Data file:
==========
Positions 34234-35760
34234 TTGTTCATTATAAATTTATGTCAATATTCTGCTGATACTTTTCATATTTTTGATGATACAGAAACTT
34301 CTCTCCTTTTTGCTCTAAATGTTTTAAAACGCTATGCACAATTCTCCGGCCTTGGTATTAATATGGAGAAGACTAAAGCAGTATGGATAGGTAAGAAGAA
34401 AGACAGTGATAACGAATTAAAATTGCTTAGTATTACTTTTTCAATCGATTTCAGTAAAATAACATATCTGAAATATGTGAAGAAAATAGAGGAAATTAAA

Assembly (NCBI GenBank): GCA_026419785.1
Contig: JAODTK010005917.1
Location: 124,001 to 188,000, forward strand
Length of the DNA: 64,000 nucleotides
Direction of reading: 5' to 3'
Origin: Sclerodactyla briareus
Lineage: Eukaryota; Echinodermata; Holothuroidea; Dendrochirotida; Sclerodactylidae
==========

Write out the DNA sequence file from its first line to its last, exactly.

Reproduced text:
Positions 34234-35760
34234 TTGTTCATTATAAATTTATGTCAATATTCTGCTGATACTTTTCATATTTTTGATGATACAGAAACTT
34301 CTCTCCTTTTTGCTCTAAATGTTTTAAAACGCTATGCACAATTCTCCGGCCTTGGTATTAATATGGAGAAGACTAAAGCAGTATGGATAGGTAAGAAGAA
34401 AGACAGTGATAACGAATTAAAATTGCTTAGTATTACTTTTTCAATCGATTTCAGTAAAATAACATATCTGAAATATGTGAAGAAAATAGAGGAAATTAAA

Assembly (NCBI GenBank): GCA_026419785.1
Contig: JAODTK010005917.1
Location: 124,001 to 188,000, forward strand
Length of the DNA: 64,000 nucleotides
Direction of reading: 5' to 3'
Origin: Sclerodactyla briareus
Lineage: Eukaryota; Echinodermata; Holothuroidea; Dendrochirotida; Sclerodactylidae